AC Sockets

AC power plugs and sockets connect electric equipment to the alternating current (AC) power supply in buildings and at other sites. Electrical plugs and sockets differ from one another in voltage and current rating, shape, size, and connector type. Different standard systems of plugs and sockets are used around the world.

Plugs and sockets for portable appliances became available in the 1880s, to replace connections to light sockets with wall-mounted outlets. A proliferation of types developed for both convenience and protection from electrical injury. Today there are about 20 types in common use around the world, and many obsolete socket types are found in older buildings. Coordination of technical standards has allowed some types of plug to be used across large regions to facilitate trade in electrical appliances, and for the convenience of travellers and consumers of imported electrical goods.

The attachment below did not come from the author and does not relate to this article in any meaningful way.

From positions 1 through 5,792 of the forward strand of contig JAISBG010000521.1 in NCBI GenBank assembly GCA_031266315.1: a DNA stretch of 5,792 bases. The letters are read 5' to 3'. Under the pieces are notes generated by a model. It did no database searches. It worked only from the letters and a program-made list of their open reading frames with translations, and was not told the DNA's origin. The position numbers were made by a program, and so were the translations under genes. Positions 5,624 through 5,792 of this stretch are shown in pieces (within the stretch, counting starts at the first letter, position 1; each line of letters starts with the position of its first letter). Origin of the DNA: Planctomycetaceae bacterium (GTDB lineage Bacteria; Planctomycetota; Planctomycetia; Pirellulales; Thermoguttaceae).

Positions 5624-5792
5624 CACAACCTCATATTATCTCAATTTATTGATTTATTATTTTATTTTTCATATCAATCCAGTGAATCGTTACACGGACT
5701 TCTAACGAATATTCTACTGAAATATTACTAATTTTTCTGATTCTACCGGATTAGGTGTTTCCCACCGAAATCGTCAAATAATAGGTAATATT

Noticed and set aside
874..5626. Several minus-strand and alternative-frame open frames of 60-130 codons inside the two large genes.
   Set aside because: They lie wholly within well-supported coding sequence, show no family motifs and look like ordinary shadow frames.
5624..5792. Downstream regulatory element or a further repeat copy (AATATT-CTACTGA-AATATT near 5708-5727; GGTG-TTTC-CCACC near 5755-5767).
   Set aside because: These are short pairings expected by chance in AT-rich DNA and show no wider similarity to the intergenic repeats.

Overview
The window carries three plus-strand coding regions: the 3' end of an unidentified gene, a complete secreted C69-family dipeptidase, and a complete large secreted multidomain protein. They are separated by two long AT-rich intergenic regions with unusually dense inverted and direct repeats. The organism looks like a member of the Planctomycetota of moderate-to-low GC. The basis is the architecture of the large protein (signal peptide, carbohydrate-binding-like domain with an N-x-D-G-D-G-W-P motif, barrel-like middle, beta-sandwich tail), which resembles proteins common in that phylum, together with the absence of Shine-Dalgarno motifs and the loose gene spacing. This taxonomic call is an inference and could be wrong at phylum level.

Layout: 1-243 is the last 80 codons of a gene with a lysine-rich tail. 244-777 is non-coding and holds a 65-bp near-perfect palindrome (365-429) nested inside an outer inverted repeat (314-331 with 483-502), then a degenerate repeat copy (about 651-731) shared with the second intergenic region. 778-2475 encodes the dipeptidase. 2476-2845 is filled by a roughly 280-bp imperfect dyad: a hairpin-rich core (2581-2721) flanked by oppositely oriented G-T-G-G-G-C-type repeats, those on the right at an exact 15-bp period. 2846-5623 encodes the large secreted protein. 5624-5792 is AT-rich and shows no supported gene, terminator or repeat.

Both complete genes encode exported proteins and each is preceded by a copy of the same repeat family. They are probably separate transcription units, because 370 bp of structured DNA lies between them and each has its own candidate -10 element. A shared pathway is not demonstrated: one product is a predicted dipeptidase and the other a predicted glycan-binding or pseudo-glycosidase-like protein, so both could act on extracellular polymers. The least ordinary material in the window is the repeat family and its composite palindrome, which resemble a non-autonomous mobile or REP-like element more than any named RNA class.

Some multi-standard sockets allow use of several types of plug; improvised or unapproved adaptors between incompatible sockets and plugs may not provide the full safety and performance of an approved socket–plug combination.

AC Sockets
MSO-A10001
AC Sockets
MSO-B10001
AC Sockets
MSO-B10002
AC Sockets
MSO-B10003
AC Sockets, Electronic Components
MSO-B20004
AC Sockets, Electronic Components
MSO-G10003
AC Sockets, Electronic Components
MSO-G10004
AC Sockets, Electronic Components
MSOHB1002
AC Sockets, Electronic Components
MSOHB1003
AC Sockets, Electronic Components
MSOHB2001
AC Sockets, Electronic Components
MSOHB2002
AC Sockets, Electronic Components
MSOHB2003
12